Falana had approached a Federal High Court in the past to address the recurring issue
His words: “We have been on this game since 1999. This is about the fourth president. Every year, we have this controversy. It is totally uncalled for over the power of the National Assembly to tinker with the budget.
“We have advised the government to put this matter to rest by approaching the Supreme Court. The precious time of the nation has been wasted over who has the right to the project.
“In 2014, I went to court, the court agreed that it is the duty of the president to prepare the budget, while the National Assembly, even though not a rubber stamp, shall inform input into the budget. But that does not mean, according to the judgment, that it can be substituted with another by the National Assembly.
“The constitution says the ‘President shall cause to be prepared’. What does preparation mean? It means the ministry of budget, the ministry of finance and all the relevant agencies of government will prepare the budget and collate the figure…the presidency would have done some feasibility studies.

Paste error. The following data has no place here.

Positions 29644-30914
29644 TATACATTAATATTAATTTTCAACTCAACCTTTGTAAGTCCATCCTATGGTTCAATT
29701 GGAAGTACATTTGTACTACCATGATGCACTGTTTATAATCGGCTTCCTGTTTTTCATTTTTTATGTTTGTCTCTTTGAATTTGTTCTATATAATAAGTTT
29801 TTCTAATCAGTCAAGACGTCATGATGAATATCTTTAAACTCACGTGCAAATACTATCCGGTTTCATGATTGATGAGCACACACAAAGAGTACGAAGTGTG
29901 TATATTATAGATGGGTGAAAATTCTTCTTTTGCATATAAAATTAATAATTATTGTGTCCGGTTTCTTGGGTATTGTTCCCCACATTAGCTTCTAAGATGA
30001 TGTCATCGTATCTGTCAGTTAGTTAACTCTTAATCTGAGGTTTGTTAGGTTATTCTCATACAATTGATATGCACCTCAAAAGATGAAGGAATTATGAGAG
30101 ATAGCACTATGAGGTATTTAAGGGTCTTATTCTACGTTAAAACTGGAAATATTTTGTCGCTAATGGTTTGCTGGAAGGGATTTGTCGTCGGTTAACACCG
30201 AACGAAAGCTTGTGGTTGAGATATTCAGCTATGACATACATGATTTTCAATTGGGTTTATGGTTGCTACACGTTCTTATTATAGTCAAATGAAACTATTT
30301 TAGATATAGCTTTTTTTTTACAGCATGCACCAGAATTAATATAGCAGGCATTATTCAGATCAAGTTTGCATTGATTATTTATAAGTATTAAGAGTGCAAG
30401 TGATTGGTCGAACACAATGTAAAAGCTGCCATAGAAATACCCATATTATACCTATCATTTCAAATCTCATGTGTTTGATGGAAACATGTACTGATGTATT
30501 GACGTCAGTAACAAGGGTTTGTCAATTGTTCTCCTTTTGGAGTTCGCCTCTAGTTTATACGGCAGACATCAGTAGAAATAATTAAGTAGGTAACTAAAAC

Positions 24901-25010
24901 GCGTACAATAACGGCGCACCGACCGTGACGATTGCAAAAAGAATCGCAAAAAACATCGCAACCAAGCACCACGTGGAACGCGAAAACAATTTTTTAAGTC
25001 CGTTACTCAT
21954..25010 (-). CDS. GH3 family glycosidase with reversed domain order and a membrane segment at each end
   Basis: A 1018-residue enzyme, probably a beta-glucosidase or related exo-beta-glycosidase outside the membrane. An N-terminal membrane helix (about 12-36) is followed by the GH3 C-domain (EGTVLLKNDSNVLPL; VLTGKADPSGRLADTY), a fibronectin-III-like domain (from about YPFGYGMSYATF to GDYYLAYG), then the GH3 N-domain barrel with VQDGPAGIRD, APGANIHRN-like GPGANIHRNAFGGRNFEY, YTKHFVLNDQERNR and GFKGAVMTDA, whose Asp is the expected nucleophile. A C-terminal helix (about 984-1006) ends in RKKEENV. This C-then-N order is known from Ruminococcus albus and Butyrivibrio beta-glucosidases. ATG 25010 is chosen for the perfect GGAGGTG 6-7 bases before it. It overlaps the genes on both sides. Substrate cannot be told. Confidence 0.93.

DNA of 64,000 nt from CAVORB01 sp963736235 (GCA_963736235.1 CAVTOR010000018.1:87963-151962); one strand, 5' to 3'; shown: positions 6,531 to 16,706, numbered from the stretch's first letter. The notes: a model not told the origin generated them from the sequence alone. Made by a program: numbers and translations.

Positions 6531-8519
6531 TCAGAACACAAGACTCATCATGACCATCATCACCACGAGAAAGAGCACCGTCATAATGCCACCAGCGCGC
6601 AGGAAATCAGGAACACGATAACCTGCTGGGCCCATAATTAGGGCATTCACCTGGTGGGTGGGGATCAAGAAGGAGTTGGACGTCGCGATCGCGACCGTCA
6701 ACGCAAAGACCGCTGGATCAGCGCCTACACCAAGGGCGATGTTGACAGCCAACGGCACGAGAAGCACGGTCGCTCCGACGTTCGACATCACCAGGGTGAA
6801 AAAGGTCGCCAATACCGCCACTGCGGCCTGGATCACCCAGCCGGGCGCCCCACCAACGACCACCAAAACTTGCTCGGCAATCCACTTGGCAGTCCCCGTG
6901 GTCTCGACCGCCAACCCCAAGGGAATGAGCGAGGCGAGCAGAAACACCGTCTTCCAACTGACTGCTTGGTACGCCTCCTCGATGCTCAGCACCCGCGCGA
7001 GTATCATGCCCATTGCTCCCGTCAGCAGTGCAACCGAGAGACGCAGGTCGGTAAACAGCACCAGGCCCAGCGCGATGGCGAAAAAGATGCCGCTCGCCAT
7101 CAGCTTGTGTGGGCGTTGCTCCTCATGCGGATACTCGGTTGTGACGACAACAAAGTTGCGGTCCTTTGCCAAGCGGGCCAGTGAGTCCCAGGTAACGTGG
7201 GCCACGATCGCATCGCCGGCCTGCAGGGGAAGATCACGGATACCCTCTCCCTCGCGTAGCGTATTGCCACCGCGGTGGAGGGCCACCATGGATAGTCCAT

If that is presented to the National Assembly, it has the right to say ‘a similar secretariat was built in Ghana at a lower cost’. But you cannot say it will cost N205b without any bill of quantity…You cannot single-handedly introduce new projects. Who is going to fund it?”
Meanwhile, recent media reports suggests that prominent groups and economic experts are not happy with members of the National Assembly for reducing the budgetary allocations for projects such as the Lagos-Ibadan Expressway and the Second Niger Bridge.
According to the report, the lawmakers reduced the budget for the Lagos-Ibadan expressway from N31bn to N10bn, while the vote for the Second Niger Bridge was cut from N15bn to N10bn.